The palace, incorporating numerous features of the Classicist style, consists of the single-storey middle section and a pair of two-storey wings positioned perpendicularly towards it, its front façade facing the east. An elongated, single-storey additional wing adjoins the building to the north, extending ahead of the façade which faces the garden. The middle section features a two-bay interior layout, while the layout of the two-storey sections follows a three-bay design; all of the interiors have undergone significant alterations since the time of their construction. The palace is a brick building, its wall covered with plaster, featuring wooden beamed ceilings between individual storeys and barrel vaults above some of the basements. The roofs are covered with sheet metal, with a gable roof above the middle section and hip roofs above the wings. The tripartite front façade follows an eleven-axis layout. The middle section is a single-storey structure following a five-axis layout and incorporating a recessed portico with four columns, concealing the windows and doors positioned at the edges of the section. The side wings are two-storey structure following a three-axial design with middle axes accentuated by means of blind windows and arcades adorned with decorative surrounds, divided by string courses and topped with a simplified entablature with a corbelled frieze; the corners of the facades are accentuated with pilasters. The windows are rectangular in shape, framed with profiled surrounds, their cornices resting upon small corbels. The southern façade features a similar layout and divisions, while the rear façade follows the overall design of its front counterpart, albeit with a reduced amount of architectural detailing. Virtually none of the original fixtures and fittings of the palace have survived to the present day. The residential outbuilding lies in parallel to the northern wing of the palace; both buildings are connected by means of a section of a wall incorporating a decorative gateway. Designed on an elongated rectangular floor plan, the outbuilding is a single-storey building with a two-bay interior layout, divided into a multitude of rooms. The building is made of brick and covered with a gable roof. The façades of the outbuilding, the gate and the wall from the courtyard side all follow an architectural design and divisions made to resemble those of the palace. The administrator’s building is believed to have been constructed in the second half of the 18th century in the vicinity of the palace itself; during the 19th century, this building has seen a series of alteration works. Designed on a floor plan approximating that of a square, it is a single-storey building with a converted attic, with basements under parts of the structure. Originally, the building featured a tripartite, three-bay interior layout. It is a brick structure with walls covered with plaster, covered with a mansard roof with jerkin heads. The façade divisions are achieved through the use of lesenes and framing, with the façade showing signs of long-gone windows. The park consists of a more formal section located in the vicinity of the palace, following an axial layout and circumscribed by lines of trees, featuring an access alley, an extensive formal lawn up front and a small decorative garden space in the back - as well as of a more natural, wooded section known as the oak grove, initially serving as a hunting park surrounded by a walking path.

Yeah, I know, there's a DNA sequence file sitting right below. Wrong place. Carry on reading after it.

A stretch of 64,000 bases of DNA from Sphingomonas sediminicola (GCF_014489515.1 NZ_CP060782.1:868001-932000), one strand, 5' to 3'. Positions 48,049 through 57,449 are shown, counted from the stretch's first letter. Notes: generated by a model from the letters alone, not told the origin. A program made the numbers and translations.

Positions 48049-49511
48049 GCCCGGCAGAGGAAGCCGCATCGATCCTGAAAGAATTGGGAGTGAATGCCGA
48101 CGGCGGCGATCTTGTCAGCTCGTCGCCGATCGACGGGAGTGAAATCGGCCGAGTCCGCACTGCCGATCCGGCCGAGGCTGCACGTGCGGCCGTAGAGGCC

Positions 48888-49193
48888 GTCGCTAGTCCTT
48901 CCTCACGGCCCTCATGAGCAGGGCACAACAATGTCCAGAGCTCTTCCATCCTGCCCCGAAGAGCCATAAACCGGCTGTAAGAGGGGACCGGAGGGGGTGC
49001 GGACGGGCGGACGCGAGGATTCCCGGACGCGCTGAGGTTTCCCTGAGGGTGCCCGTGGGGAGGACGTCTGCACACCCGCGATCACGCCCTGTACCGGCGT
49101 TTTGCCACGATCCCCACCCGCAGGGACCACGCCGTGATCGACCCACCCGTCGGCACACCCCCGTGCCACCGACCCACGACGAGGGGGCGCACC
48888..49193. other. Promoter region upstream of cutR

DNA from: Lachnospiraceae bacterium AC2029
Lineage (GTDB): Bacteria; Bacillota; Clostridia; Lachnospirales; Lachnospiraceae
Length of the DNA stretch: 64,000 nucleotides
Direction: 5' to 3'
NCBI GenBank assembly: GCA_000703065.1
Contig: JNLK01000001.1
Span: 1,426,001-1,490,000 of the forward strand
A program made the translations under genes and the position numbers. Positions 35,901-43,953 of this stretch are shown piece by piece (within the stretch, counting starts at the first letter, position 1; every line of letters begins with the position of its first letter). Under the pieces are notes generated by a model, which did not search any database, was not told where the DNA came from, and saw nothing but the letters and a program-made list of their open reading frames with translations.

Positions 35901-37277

The historic complex is partially accessible to visitors.

compiled by Bożena Stanek-Lebioda, Regional Branch of the National Heritage Board of Poland in Lublin, 12-01-2015.


  • Aftanazy R., Dzieje rezydencji na dawnych kresach Rzeczypospolitej, vol. 6: Województwo bełskie, ziemia chełmska województwa ruskiego, Wrocław 1995, pp. 260-262.
  • Katalog Zabytków Sztuki w Polsce, Vol. VIII: Województwo lubelskie, issue 6: Powiat hrubieszowski, Warsaw 1964, pp. 66-67.
  • Niedźwiedż E., Niedźwiedź J., Siudak J., Dzieje miejscowości gminy Werbkowice, powiat hrubieszowski, Werbkowice-Zamość 2009, p. 104 et seq.

General information

  • Type: palace
  • Chronology: XIX/XX w.
  • Form of protection: register of monuments
  • Address: Werbkowice
  • Location: Voivodeship lubelskie, district hrubieszowski, commune Werbkowice
  • Source: National Heritage Board of Poland